Court grants compensation to homeowners near Ben-Gurion
Tel Aviv court rules that residents of communities near Ben-Gurion International Airport will be compensated by the state for the drop in value of their homes due to the increase in aircraft noise.
Residents of communities near Ben-Gurion International Airport will be compensated by the state for the drop in value of their homes due to the increase in aircraft noise, the Tel Aviv District Court ruled yesterday.
In her ruling, Judge Michal Agmon instructed an appraiser to gauge the extent of the damage inflicted on residents according to specific parameters. Residents will be compensated according to the amount determined by the appraiser.
Residents have complained about the noise, which has increased since 2000, when the airport underwent an extensive expansion, including the opening of Terminal 3. Lawsuits brought by communities against the project have totaled NIS 5 billion.
"The time has come to recognize people's right to live in a fitting environment," Agmon wrote. "Living in the modern world ... brings with it improvements in technology and a rise in the standard of living. Yet that same technology and those same airplanes also bring serious hazards, including noise and pollution."
The judge noted that while the state had approved the airport's expansion to enable more passengers to fly, this subsequently harmed the quality of life in local townships.
"We mustn't continue to shift the economic burden onto the shoulders of the community residents alone," she wrote. "This is the meaning of environmental justice."
"The welfare and quality of life of the individual is to a great extent dependent on the environment in which that person lives," Agmon continued.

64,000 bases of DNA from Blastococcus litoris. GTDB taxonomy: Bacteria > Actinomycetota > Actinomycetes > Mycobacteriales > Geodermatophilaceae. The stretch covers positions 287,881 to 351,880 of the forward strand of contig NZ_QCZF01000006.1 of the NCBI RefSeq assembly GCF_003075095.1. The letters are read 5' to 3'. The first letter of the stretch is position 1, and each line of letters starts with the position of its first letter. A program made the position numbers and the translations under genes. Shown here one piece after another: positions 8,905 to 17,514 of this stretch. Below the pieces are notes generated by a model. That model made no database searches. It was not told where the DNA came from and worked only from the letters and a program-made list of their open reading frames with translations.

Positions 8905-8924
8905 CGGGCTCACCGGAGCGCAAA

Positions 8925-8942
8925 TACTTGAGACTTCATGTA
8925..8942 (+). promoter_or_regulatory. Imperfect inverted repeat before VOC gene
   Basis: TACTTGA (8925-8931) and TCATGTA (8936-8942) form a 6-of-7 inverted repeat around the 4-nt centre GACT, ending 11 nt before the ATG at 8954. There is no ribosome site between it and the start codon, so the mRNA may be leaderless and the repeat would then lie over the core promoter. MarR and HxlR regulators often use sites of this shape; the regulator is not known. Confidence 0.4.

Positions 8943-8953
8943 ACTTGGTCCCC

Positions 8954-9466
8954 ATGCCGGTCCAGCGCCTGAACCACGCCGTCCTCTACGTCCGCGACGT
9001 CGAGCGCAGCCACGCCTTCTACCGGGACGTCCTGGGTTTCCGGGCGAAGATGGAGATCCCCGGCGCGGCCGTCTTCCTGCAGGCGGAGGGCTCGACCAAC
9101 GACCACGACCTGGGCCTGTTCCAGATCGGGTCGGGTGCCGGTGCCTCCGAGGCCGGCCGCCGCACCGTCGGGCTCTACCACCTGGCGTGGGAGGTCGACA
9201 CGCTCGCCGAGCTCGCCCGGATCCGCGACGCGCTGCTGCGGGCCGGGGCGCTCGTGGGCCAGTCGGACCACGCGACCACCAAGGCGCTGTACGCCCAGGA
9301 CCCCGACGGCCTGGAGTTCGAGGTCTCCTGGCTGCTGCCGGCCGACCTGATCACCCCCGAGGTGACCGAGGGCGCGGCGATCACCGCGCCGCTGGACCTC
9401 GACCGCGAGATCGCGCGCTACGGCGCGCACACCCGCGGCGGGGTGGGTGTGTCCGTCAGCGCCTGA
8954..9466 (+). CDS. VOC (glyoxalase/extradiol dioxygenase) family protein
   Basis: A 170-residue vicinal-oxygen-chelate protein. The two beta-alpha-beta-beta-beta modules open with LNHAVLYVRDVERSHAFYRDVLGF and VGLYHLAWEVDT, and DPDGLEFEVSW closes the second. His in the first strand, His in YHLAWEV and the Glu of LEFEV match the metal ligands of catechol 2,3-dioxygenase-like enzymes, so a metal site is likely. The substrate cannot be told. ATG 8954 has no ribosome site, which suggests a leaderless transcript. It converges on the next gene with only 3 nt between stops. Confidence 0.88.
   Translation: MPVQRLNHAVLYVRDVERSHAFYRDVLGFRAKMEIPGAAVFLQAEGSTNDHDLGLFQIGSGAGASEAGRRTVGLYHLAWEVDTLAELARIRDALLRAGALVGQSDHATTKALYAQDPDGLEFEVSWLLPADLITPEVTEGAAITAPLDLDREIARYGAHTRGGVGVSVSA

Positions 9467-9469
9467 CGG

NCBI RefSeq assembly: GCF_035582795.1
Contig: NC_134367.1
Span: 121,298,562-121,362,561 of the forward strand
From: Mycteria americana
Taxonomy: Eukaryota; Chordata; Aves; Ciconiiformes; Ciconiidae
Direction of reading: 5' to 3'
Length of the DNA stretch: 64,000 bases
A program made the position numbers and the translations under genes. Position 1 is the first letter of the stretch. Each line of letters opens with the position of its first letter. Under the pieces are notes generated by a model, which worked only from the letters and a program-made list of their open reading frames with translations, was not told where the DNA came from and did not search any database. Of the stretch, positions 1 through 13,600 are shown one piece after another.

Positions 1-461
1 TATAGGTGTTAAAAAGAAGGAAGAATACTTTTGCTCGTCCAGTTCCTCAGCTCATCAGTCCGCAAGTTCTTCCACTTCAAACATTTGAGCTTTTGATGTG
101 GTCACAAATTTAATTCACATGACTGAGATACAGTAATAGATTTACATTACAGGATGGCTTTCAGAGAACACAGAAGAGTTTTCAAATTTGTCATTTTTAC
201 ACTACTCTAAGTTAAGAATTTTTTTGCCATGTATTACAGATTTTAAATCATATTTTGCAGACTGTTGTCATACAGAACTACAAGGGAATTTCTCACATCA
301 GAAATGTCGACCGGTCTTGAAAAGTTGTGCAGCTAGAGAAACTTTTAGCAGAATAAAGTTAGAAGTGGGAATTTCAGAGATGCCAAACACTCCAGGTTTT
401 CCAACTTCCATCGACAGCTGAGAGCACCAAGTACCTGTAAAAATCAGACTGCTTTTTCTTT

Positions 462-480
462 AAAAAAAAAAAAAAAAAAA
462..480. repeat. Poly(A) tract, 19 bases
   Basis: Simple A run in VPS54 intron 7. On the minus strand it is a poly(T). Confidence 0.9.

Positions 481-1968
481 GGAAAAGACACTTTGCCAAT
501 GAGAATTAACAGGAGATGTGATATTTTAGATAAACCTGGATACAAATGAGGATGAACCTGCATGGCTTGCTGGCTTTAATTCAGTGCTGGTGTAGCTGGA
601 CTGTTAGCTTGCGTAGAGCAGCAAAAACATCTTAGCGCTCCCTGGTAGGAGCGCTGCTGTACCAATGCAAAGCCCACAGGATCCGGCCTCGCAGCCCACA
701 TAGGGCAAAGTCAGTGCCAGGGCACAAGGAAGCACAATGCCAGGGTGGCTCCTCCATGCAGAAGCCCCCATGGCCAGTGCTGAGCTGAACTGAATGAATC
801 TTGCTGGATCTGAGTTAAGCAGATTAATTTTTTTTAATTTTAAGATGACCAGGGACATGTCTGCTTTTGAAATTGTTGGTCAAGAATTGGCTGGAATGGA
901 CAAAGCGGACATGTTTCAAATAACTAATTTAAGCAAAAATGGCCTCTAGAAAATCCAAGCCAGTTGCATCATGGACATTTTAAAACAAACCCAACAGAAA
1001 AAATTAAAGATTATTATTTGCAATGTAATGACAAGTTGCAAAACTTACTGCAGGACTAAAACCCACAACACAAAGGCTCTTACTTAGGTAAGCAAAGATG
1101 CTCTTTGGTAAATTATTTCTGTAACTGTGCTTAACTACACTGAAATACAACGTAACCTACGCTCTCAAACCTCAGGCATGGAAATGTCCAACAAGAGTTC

The case was heard as an appeal of an earlier decision handed down by the District Planning and Building Committee. In 2007, the committee's appeals council rejected most of the lawsuits filed by the residents of Or Yehuda, Modi'in, Lod and other communities. The panel ruled that the level of noise was not sufficient enough for these areas to be affected and that their property value had dropped by no more than 5 percent.
Agmon threw out the committee's criteria and determined her own set of parameters to gauge the extent to which the homes' values had been affected. According to the judge's ruling, their decrease in value will be calculated by measuring the noise levels generated by the old airport terminal (with a capacity of four million passengers per year ) compared to the new terminal (with a capacity of 16 million passengers per year ).
The judge also ruled that those home buyers who signed a declaration which stated they were aware of the noise caused by arriving and departing airplanes at Ben-Gurion Airport, and that they waived their right to sue, will not be able to claim compensation.
The Israel Airports Authority said in response to the ruling that it plans to file an appeal. "At this stage, the judge's ruling is not an actionable plan," the IAA said in a statement. "Rather it represents a set of instructions for the Central District Planning and Building Committee's appeals panel. The IAA invests tens of millions of dollars in providing sound barriers for apartment buildings and schools in communities neighboring Ben-Gurion Airport. In addition, the IAA has adopted the most advanced soundproofing standards in the world."
The IAA added that the airport has served "to foment economic growth in all of the communities located in its vicinity," and that the values of homes in nearby towns such as Shoham, Yehud and Beit Dagan have actually risen due to their proximity to Ben-Gurion Airport.
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